How does rising atmospheric CO2 affect marine organisms?

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Volume 3 Number 32:  22 November 2000

The Best Laid Schemes of Mice and Men . . .: The Arizona alternative fuels fiasco provides a frightening glimpse of what could happen to the entire world if central planners of Kyoto ilk ever get their way.

Subject Index Summaries


Journal Reviews
Urban Heat Islands of Small Towns: An empirical study of urban heat island effects in cities of various sizes in North America and Europe reveals that towns with as few as 1,000 inhabitants create a warming of the air within them that is over twice as great as the background warming believed to have occurred since the end of the Little Ice Age, casting a pall of uncertainty upon climate alarmist estimates of the degree of global warming experienced over the past century.

The Medieval Warm Period and Little Ice Age in Southern Africa: Archaeological Evidence: Archaeological evidence from southern Africa argues strongly for a Medieval Warm Period in that part of the world that was warmer than it is today, in contradiction of the claim of modern climate alarmists who are attempting to paint the current temperature of the earth as unprecedented in the past millennium.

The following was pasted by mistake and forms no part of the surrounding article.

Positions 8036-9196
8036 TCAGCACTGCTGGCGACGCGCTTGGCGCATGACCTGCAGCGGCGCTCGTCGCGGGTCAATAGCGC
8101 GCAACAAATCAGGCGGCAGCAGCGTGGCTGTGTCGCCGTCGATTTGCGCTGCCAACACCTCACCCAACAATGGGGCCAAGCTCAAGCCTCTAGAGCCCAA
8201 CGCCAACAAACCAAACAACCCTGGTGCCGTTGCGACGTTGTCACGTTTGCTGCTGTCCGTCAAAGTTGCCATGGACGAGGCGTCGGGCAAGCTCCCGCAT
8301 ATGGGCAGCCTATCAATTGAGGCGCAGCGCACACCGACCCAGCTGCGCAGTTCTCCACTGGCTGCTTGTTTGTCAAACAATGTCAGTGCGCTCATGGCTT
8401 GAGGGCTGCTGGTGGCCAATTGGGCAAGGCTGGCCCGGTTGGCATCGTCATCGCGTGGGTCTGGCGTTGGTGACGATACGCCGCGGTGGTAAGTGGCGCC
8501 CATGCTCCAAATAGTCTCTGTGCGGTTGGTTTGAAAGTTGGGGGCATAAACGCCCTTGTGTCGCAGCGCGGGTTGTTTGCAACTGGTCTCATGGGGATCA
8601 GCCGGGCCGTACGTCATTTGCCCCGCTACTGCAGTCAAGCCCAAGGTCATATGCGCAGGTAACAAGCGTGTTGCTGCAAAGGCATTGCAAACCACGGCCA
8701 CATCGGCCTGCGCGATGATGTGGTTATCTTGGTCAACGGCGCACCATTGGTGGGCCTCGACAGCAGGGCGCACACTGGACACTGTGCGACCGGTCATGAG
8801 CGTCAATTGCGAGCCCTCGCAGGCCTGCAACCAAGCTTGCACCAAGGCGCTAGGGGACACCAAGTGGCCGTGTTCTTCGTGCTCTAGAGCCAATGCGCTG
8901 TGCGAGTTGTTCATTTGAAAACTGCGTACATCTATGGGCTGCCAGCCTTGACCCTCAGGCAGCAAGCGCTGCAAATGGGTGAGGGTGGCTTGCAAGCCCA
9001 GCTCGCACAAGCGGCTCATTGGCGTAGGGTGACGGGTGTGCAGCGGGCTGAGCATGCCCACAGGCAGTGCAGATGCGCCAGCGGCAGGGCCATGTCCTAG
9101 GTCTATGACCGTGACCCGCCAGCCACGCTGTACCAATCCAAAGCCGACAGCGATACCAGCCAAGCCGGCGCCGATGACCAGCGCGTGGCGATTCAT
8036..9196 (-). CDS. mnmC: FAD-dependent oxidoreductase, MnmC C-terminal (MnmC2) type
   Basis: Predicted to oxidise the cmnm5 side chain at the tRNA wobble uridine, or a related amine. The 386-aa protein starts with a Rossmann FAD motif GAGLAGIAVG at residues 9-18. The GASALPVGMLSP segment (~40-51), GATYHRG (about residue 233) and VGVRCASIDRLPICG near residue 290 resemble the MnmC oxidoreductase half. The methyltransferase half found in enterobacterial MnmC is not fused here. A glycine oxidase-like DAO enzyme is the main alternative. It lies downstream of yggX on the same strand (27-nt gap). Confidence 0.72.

Effects of Elevated CO2 and Nitrogen on Spruce Needle Carbohydrates: Elevated CO2 induced seasonal photosynthetic down regulation in spruce tree needles by increasing needle glucose contents.

Photosynthetic Response of a Desert Plant to Elevated CO2: A 53% increase in atmospheric CO2 concentration (from 360 to 550 ppm) increased rates of net photosynthesis in the perennial desert shrub known as creosote (Larrea tridentata) by 80 to 100%, depending on soil moisture conditions.  Plant water-use efficiency was similarly increased.

Effects of Elevated CO2 on Slug Herbivory: Terrestrial slugs did not exhibit increased consumption when fed plant material grown for five years at atmospheric CO2 concentrations of 650 as opposed to 350 ppm.  They did, however, display a marginally significant preference for leguminous vs. non-leguminous species when fed a mixture of these vegetative types.